Lesson of the day: “Thousands of Haitians allowed to stay in the United States as the Texas camp empties”

Featured Article: “Thousands of Haitians allowed to stay in US as Texas camp empties

In recent weeks, more than 9,000 migrants, mostly from Haiti, have camped on the border between the United States and Mexico in the hope of entering the United States. Last week, after the release of images and videos of U.S. Border Patrol agents on horseback seizing and chasing Haitian migrants, the United States began deporting Haitian individuals and families. They return to a country still reeling from a series of crises, including the assassination of its president in July, an earthquake in August, internal political struggles and a food shortage.

In this lesson, you will learn about the continuous journey of those who attempt to migrate. Then you will participate in a discussion on immigration policy.

Part I. History of Haiti

What do you know about the history of Haiti? Did you learn anything about the Haitian Revolution? The role of the occupation and American interventions in the country? The multiple devastating earthquakes? The recent assassination of its president?

Read this brief history of Haiti to learn more about the country. It begins:

Haiti has been thwarted by outside interests since its very founding as a country.

For decades the European powers, and later the United States, refused to recognize it as an independent republic.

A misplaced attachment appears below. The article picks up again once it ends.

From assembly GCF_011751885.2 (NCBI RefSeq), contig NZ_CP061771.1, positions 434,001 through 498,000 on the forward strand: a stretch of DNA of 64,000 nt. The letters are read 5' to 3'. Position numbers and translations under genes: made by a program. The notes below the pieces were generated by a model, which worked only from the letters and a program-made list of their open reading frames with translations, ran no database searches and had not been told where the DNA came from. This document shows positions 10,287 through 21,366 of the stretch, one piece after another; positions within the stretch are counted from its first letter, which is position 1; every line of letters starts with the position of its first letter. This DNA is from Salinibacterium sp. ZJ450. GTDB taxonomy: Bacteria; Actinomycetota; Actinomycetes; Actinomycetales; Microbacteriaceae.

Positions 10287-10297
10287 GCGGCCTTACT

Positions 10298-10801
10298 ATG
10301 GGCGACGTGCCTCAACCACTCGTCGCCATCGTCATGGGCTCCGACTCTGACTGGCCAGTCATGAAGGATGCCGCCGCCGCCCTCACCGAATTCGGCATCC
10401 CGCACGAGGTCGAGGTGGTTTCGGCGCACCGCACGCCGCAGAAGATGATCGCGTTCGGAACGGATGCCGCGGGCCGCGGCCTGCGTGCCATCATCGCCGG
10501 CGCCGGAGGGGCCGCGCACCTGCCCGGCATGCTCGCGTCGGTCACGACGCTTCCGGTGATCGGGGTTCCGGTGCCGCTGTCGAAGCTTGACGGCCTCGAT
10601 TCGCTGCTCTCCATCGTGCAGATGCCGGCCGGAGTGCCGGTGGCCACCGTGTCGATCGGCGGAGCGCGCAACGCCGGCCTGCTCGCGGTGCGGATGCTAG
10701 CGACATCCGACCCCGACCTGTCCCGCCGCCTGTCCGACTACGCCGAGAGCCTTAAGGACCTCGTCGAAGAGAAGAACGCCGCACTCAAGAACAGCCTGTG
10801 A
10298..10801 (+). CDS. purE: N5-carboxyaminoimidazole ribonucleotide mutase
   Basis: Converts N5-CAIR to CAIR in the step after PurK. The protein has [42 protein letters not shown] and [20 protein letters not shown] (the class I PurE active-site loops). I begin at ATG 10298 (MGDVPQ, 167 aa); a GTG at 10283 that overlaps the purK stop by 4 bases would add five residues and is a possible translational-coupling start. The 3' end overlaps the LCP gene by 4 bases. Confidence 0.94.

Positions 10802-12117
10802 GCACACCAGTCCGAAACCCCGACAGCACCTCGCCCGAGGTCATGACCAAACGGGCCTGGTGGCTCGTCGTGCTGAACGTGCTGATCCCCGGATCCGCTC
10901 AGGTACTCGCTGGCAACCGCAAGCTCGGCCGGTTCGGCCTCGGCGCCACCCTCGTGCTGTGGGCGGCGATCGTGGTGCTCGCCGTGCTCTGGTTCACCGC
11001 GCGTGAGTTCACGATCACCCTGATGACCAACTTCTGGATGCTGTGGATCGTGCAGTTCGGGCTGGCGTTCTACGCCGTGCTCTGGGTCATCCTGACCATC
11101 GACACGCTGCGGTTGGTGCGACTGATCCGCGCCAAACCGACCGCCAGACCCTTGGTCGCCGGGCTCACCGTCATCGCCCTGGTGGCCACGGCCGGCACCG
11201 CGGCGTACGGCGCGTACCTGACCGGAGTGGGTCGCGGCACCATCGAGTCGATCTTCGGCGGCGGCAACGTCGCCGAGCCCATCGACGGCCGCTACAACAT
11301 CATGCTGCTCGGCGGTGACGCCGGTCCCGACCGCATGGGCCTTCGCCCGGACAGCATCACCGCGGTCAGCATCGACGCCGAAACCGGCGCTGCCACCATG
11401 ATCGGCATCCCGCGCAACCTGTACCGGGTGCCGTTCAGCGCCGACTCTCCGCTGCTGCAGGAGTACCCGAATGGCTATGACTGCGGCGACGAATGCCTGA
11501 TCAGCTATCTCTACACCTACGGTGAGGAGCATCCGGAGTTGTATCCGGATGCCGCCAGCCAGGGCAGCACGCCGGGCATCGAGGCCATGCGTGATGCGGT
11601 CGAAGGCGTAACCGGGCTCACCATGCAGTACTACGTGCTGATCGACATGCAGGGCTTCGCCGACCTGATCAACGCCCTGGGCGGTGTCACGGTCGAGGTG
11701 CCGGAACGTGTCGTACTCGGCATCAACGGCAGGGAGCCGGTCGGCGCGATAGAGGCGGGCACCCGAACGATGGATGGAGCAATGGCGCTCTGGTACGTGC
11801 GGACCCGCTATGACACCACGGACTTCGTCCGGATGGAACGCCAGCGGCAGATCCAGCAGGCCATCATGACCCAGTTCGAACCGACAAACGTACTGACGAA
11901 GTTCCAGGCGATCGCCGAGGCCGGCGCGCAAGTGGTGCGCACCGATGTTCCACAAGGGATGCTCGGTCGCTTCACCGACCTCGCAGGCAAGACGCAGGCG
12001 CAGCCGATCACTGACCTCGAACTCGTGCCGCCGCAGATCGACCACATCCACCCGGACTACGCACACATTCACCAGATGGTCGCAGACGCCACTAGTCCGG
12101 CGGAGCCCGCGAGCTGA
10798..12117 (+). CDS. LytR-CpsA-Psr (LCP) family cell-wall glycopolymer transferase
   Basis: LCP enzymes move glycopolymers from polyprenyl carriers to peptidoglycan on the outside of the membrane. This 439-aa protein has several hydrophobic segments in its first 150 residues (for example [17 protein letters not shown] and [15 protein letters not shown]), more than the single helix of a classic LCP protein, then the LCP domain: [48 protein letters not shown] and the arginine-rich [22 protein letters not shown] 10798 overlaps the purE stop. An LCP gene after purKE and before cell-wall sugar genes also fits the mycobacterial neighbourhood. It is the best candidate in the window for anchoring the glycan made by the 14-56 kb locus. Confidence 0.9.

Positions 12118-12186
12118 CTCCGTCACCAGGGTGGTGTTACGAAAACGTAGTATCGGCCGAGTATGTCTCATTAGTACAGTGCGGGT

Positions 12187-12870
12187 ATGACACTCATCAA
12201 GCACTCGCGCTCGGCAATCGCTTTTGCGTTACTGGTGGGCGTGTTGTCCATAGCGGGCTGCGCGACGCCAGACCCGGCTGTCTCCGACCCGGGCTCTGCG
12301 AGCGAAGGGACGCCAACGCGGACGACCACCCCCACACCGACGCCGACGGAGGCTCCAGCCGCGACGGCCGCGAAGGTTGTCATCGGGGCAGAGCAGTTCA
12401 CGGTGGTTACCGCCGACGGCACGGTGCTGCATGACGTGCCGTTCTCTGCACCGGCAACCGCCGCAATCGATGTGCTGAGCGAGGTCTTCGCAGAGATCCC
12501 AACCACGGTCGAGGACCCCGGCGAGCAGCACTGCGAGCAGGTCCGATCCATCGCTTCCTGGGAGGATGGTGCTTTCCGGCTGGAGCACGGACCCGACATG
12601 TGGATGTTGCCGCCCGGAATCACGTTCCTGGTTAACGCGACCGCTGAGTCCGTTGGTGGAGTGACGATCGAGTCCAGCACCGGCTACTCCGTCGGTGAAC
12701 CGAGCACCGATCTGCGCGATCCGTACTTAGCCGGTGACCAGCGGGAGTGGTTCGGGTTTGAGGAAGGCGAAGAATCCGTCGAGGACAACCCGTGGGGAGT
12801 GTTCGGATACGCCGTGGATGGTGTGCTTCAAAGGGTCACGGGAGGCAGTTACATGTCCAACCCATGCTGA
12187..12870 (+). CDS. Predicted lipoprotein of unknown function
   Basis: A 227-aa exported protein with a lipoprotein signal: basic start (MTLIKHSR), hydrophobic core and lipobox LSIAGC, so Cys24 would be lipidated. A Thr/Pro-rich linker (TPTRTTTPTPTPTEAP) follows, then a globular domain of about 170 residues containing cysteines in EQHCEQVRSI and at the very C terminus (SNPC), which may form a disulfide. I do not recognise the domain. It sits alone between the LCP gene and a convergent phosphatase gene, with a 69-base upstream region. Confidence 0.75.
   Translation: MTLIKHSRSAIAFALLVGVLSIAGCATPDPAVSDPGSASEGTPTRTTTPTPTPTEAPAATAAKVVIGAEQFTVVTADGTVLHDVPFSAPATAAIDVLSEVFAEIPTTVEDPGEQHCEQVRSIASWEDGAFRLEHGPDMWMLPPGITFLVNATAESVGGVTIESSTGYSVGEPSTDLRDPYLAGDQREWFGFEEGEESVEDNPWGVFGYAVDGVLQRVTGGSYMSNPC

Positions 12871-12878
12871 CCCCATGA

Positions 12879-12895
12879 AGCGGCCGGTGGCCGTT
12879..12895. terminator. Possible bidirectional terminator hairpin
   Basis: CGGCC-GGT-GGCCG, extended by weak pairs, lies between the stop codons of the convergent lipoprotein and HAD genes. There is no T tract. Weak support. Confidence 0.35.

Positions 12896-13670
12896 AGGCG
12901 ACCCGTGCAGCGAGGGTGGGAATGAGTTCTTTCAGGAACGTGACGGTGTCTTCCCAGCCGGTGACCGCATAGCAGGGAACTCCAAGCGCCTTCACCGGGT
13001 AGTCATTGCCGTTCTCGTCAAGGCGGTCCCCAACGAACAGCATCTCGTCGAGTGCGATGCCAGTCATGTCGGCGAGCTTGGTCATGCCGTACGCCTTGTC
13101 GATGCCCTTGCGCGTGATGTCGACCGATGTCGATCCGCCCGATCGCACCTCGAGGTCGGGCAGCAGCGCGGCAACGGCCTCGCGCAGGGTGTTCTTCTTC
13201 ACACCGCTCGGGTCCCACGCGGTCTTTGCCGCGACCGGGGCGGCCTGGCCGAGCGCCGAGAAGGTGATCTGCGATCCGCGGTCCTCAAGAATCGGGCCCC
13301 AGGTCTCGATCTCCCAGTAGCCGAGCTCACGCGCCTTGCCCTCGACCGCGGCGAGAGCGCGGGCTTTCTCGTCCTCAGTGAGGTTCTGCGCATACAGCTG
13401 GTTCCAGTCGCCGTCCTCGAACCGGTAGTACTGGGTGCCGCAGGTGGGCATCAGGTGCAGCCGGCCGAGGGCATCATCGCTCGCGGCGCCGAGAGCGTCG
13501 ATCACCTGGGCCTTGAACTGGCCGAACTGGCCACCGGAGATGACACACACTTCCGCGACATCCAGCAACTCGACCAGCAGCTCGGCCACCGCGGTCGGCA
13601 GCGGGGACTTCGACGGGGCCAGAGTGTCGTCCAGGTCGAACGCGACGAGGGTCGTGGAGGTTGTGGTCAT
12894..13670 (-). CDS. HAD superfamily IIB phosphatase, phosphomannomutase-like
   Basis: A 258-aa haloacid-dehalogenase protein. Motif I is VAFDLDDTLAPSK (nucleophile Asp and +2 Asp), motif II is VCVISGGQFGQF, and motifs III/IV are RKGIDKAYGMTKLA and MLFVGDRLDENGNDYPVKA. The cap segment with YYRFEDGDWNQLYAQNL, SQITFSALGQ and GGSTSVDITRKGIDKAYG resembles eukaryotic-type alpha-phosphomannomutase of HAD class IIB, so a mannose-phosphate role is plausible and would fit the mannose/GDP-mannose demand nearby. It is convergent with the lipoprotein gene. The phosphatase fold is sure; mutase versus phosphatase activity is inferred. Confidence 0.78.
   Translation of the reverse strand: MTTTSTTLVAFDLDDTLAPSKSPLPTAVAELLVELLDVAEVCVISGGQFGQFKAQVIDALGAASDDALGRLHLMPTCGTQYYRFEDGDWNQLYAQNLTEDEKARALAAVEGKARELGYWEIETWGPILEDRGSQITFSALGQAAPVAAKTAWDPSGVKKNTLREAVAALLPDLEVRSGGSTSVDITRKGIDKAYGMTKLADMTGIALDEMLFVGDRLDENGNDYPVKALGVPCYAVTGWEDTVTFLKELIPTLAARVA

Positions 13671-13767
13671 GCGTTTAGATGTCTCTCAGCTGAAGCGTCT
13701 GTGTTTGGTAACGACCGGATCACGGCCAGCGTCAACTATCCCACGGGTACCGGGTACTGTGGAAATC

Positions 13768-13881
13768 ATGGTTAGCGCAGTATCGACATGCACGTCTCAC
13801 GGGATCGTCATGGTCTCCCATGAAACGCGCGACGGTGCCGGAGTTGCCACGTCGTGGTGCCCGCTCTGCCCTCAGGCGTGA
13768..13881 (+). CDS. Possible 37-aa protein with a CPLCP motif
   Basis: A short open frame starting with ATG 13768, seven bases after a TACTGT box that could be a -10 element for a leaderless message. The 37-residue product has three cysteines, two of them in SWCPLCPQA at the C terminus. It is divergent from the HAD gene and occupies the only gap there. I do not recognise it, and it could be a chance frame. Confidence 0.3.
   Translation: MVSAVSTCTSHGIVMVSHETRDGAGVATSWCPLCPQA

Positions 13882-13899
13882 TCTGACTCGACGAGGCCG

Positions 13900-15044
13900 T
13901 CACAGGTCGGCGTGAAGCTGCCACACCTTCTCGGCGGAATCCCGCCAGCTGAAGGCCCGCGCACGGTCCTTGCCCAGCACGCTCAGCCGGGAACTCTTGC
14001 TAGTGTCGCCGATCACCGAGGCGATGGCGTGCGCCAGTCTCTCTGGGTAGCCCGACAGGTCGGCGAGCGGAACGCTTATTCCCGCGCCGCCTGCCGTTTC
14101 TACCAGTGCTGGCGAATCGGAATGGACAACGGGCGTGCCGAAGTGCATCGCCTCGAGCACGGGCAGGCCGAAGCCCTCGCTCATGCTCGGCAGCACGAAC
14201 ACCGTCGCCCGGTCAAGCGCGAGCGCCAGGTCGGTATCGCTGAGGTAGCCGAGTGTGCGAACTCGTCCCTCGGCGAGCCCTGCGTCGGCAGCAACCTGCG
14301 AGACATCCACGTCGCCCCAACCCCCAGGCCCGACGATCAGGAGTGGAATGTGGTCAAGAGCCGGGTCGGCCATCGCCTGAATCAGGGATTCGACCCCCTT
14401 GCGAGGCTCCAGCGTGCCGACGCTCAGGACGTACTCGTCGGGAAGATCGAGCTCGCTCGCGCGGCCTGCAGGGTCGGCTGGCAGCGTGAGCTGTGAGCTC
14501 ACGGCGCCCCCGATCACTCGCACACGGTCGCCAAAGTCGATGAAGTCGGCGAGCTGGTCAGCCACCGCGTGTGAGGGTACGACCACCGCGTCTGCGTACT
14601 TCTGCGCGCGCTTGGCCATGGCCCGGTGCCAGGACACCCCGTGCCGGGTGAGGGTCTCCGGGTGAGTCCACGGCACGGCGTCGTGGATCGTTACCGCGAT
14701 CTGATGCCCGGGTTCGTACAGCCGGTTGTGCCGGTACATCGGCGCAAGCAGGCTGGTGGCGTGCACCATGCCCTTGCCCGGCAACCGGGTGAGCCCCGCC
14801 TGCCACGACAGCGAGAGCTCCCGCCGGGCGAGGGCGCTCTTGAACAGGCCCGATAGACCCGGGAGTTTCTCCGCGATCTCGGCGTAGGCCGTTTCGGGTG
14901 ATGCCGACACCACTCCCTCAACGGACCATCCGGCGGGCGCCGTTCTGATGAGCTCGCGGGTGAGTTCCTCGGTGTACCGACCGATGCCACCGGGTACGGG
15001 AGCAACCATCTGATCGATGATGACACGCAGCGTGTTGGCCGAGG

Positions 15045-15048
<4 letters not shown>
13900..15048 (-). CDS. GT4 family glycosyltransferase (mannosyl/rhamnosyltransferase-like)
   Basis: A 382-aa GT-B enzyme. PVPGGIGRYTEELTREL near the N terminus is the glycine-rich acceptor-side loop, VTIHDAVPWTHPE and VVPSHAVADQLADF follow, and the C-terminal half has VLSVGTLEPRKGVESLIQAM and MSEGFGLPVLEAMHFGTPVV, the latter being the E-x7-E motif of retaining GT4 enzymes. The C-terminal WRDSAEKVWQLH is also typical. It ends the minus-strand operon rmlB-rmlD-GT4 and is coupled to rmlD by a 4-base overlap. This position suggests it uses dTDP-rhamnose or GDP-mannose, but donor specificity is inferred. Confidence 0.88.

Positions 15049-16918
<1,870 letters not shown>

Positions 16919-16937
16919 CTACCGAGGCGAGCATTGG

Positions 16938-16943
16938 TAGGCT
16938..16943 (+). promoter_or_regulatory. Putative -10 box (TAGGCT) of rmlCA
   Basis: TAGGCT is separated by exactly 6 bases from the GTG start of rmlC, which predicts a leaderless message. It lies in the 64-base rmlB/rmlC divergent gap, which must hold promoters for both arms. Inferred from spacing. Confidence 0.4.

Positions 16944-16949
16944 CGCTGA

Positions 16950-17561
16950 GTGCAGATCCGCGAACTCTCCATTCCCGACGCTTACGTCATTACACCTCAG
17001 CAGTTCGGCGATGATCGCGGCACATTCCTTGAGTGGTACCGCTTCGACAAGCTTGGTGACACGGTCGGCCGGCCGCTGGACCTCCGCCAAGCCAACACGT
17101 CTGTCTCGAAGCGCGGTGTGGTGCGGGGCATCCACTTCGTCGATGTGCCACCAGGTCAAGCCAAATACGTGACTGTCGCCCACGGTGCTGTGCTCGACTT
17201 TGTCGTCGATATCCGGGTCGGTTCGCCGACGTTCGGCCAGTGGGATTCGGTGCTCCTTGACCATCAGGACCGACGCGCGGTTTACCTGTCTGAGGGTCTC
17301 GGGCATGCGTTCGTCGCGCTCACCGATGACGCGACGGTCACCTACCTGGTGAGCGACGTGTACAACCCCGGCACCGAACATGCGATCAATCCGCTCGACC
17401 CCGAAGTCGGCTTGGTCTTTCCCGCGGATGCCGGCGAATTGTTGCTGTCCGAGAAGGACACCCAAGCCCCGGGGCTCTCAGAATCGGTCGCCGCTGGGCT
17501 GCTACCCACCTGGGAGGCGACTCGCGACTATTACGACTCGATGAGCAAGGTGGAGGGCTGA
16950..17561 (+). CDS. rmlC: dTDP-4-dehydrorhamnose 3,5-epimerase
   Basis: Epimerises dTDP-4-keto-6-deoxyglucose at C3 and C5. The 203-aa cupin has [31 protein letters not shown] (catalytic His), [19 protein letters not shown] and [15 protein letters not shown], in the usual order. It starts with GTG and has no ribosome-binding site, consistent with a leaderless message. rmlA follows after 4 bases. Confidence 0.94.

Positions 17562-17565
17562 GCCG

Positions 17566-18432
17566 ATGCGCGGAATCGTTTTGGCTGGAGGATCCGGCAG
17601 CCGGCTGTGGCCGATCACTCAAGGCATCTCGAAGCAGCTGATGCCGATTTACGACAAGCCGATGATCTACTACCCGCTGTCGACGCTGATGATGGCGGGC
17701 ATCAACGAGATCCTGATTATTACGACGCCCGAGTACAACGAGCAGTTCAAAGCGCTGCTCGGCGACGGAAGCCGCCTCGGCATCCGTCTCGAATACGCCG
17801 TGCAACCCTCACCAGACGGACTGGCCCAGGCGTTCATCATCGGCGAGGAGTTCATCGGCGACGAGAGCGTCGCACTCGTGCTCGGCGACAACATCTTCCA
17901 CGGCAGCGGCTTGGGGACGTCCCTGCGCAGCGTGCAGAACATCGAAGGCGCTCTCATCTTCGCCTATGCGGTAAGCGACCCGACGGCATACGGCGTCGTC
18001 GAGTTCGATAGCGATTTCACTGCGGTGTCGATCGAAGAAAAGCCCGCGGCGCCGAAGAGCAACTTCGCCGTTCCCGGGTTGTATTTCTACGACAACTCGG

The Caribbean nation became the world’s first black-ruled republic when it declared independence from France on New Years Day 1804. On that day, Santo Domingo, once the wealthiest colony in France, known as the “Pearl of the Antilles”, became Haiti.

It was a land long coveted for its riches in sugar, coffee and cotton, brought to the market by slaves. His declaration of independence meant that, for the first time, a people brutally enslaved had wrested their freedom from the colonial masters. But he only came after decades of bloody warfare.

You can also watch this six minute video, produced by AJ +, part of Al Jazeera Media Network, which focuses on the important role France and the United States have played in contributing to Haiti’s struggles. You can take notes by writing down three things you learn and two questions you still have.

Clyde P. Johnson